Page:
the faces were those of candidates who had competed for election to the American Senate. Participants’ answer predicted the result of the elections with 67.6% accuracy. As the authors note: “Actual voting decisions are certainly based on multiple sources of information other than inferences from facial appearance. Voters can use this additional information to modify initial impressions of political candidates. However, from a dual-system perspective, correction of intuitive system 1 judgments is a prerogative of system 2 processes that are attention-dependent and are often anchored on intuitive system 1 judgments. Thus, correction of initial impressions may be insufficient. In the case of voting decisions, these decisions can be anchored on initial inferences of competence from facial appearance. From this perspective, in the absence of any other information, voting preferences should be closely related to such inferences. In reallife voting decisions, additional information may weaken the relation between inferences from faces and decisions but may not change the nature of the relation” (Todorov et al., 2005, 1625)
The Wason selection task (see above) provides the most commonly used example of fast and unconscious system 1 mental processes yielding an answer that happens to be false. Another clear and simpler example is provided by the bat and ball problem (Frederick, 2005): “A bat and a ball together cost $1.10. The bat costs $1.00 more than the ball. How much does the ball cost?” For most of us, when we are first presented with the problem, an answer springs to mind: The ball costs 10 cents. Presumably, this answer comes somehow from an instantaneous realization that the first amount mentioned ($1.10) equals the second amount mentioned ($1.00) plus 10 cents and from the implicit and unexamined presupposition that this directly provides an answer to the problem. We are able however, but with more effort, to understand that, if the ball cost 10 cents and therefore the bat one dollar, the difference between the two items would not be one dollar as stipulated, but 90 cents. Our initial answer cannot be right! More careful ‘system 2’ reasoning reveals the correct answer: the ball costs 5 cents (and the bat $1.05, with a total of $1.10 and a difference of one dollar). These two successive answers illustrate the duality of processes involved.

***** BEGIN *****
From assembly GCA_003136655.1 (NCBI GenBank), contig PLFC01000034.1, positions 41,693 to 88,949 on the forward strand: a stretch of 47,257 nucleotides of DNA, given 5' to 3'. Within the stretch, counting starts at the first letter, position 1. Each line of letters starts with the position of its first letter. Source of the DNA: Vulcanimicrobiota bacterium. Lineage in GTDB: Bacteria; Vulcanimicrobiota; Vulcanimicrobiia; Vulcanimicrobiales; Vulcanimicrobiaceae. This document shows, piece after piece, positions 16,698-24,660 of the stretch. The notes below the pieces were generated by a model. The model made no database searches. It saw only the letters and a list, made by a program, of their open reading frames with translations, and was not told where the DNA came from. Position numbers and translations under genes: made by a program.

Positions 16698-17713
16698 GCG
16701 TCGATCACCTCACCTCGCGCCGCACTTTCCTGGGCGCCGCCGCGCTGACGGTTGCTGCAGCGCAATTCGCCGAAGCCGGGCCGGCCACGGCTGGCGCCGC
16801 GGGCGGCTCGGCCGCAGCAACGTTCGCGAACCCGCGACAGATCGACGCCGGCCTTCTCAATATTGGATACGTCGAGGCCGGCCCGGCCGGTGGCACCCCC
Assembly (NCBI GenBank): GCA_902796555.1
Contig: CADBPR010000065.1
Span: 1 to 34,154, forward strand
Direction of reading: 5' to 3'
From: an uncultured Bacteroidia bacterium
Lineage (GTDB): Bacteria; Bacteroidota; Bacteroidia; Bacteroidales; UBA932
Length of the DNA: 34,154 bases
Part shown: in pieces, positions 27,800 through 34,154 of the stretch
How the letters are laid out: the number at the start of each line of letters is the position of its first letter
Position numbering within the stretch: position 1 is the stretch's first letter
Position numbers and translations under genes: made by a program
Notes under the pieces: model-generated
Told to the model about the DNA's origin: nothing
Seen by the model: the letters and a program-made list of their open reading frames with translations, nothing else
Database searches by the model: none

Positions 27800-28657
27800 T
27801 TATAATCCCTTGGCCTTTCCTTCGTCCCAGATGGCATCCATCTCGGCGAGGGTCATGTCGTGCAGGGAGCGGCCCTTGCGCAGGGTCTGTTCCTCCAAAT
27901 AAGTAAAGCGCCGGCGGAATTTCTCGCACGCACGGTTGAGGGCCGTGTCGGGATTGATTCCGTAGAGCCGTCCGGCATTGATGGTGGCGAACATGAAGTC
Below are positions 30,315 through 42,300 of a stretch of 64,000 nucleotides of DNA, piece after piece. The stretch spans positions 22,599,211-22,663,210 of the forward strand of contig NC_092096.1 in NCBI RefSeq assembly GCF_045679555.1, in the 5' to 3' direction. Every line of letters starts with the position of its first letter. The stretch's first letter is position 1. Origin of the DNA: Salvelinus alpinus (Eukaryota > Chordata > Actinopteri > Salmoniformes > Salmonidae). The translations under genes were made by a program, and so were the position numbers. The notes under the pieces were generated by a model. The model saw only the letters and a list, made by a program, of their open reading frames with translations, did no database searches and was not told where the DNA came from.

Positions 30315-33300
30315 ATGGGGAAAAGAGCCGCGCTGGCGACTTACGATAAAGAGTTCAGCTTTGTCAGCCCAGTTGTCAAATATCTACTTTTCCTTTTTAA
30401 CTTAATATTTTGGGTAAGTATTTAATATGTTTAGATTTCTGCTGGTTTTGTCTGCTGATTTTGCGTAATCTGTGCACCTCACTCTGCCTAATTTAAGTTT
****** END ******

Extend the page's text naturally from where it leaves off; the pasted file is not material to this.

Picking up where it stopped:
While much evidence has accumulated in favour of a dual system view of reasoning (Evans, 2003, 2008), the contrast between the two postulated systems is left vague, and explanations of why the mind should have such a dual organisation are at best very sketchy. We have suggested a more explicit and principled distinction between ‘intuitive’ and ‘reflective’ inferences (Mercier & Sperber, 2009) that can be seen as a particular version of dual systems theories provided they are broadly characterized, or else as an alternative to these theories, drawing on much of the same evidence and sharing several fundamental hunches. We argue that ‘system 1’ or intuitive inferences are carried out by a variety of domain-specific mechanisms. Reflective inference, which corresponds to reasoning in the ordinary sense of the term, is, we claim, the indirect output of a single module. A distinctive feature of our approach, relevant to the discussion of ‘collective wisdom’, is the claim that the main function of reflective inference is to produce and evaluate arguments occurring in interpersonal communication (rather than to help individual ratiocination).
Intuitive inference In dual system theories of reasoning, ‘reasoning’ and ‘inference’ are used more or less as synonyms. We prefer to use ‘inference’ in a wider sense common in psychology, and ‘reasoning’ in a narrower sense common in ordinary language and in philosophy. An inference, as the term is used in psychology, is a process that, given some input information reliably yields as output further information that is likely to be true if the input information is. Inference is involved not only in thinking but also in perception and in motor control. When you see a three-dimensional object, a house or a horse, for instance, you have sensory information only about the part of its surface that reflects light to your retina, and perceiving it as a house or as a horse involves inferring from this sensory information about a surface the kind of three-dimensional object it is. When you decide to grasp, say, a mug, you use your perception of the mug and of your own bodily position in space to infer at each moment throughout the movement the best way to carry out you intention. Inferences so understood are performed not only by humans but by all species endowed with cognitive capacities. They are an essential ingredient of any cognitive system. Even if we restrict ‘inference’—as we will do from now on—to refer to processes that have conceptual representations both as input and output (in contrast to perceptual inferences